The ghost of Hurricane Camille plays a large part in determining the plot of Beth Henley's Crimes of the Heart. While there are apparent physical and emotional damages caused by the storm, the impact is farther reaching. Indeed the storm becomes a metaphor for the Mcgrath sisters' troubled past - which has produced much of the fall out that they are dealing with in the play.
Take a look at this play and see how much Camille is a silent character in the play. What characters are affected? How are they affected? Emotionally? Physically? Psychologically or perhaps in the way they deal with their relationships.
This play is one of the wonderful American plays about the inter-workings of our families. This play was definitely an oversight in our discussions on the Great American plays.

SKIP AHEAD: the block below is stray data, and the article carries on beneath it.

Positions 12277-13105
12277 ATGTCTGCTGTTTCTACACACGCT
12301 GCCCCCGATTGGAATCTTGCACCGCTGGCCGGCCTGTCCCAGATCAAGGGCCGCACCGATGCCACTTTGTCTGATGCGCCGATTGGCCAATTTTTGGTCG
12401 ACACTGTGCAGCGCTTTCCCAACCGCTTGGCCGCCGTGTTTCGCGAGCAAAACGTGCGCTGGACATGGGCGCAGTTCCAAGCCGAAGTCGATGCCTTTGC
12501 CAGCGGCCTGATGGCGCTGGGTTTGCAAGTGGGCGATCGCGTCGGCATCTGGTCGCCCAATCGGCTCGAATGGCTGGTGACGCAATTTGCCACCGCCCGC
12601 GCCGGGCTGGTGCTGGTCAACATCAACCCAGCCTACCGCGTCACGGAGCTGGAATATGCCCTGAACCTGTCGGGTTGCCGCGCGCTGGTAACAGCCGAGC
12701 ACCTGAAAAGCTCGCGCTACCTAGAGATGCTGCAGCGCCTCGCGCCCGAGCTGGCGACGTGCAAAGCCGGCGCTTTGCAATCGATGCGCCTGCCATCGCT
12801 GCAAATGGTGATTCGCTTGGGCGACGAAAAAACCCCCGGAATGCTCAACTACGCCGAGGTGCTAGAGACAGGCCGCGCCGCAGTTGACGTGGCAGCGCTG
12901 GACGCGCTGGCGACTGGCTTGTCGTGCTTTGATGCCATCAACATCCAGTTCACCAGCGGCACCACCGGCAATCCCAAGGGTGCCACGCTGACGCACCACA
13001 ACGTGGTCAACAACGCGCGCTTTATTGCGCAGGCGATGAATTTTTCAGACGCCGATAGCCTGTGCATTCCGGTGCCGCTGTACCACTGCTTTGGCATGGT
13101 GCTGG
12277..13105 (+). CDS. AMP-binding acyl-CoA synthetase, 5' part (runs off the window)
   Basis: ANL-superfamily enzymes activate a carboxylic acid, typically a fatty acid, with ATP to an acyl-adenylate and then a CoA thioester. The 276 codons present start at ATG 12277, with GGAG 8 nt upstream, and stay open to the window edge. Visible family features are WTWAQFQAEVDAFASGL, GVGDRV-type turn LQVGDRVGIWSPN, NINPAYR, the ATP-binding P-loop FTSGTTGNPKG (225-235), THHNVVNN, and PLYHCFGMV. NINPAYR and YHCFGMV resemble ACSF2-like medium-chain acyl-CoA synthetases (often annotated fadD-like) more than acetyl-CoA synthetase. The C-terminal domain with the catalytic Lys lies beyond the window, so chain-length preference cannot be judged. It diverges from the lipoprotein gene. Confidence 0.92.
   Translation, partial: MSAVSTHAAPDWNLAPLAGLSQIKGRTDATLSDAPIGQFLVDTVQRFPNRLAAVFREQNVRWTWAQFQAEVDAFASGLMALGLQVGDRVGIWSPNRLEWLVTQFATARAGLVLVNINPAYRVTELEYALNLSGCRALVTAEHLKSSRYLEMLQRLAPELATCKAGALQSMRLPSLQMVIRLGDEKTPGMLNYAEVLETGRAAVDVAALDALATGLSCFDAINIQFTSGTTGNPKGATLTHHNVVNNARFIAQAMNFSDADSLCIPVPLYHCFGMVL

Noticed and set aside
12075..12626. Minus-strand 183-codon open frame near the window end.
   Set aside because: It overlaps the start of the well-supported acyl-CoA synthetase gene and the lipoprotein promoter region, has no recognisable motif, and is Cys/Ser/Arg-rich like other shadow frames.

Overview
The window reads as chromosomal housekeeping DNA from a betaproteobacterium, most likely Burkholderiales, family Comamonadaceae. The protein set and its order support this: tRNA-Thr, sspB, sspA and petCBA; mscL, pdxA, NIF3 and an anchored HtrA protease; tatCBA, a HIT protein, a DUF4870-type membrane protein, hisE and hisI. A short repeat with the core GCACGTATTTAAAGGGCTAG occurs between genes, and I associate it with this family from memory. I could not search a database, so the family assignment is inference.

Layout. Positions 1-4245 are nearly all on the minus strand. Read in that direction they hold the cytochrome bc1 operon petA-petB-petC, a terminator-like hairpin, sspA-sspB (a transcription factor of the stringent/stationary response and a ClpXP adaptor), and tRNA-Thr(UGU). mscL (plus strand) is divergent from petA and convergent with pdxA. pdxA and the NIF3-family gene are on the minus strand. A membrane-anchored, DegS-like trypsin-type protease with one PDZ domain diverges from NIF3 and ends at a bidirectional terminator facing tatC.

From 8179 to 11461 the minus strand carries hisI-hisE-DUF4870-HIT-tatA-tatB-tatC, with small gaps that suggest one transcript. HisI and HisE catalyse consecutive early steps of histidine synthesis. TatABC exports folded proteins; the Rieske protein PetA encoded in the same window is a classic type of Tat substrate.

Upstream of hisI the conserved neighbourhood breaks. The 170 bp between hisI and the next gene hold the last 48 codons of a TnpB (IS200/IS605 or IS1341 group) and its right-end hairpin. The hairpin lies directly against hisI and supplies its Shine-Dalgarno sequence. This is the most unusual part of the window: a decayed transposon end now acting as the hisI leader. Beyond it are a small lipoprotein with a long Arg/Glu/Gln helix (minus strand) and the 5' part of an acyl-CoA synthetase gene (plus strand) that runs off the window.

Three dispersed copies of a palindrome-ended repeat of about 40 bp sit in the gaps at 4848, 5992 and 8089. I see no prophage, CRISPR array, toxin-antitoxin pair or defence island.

Another interesting thing to think about as you revisit this classic is August: Osage County. Both plays prominently feature three sisters and how they deal with their less-than-normal family. While it is not the same play, Crimes of the Heart definitely set the stage for this year's hottest new Broadway show.
Anecdote: I was first introduced to this play at Interlochen Arts Camp. It was my first year, and the faculty performed this show. I was horrified by some of the morals coming from a small town - it was unlike any play I had seen up until this time. It was, however, my favorite show the faculty did in my three summers there and many of the actors would be my instructors in later years. And while I was surprised by the show's morals, I enjoyed every minute.
Happy Birthday: Jeremy Irons (1948)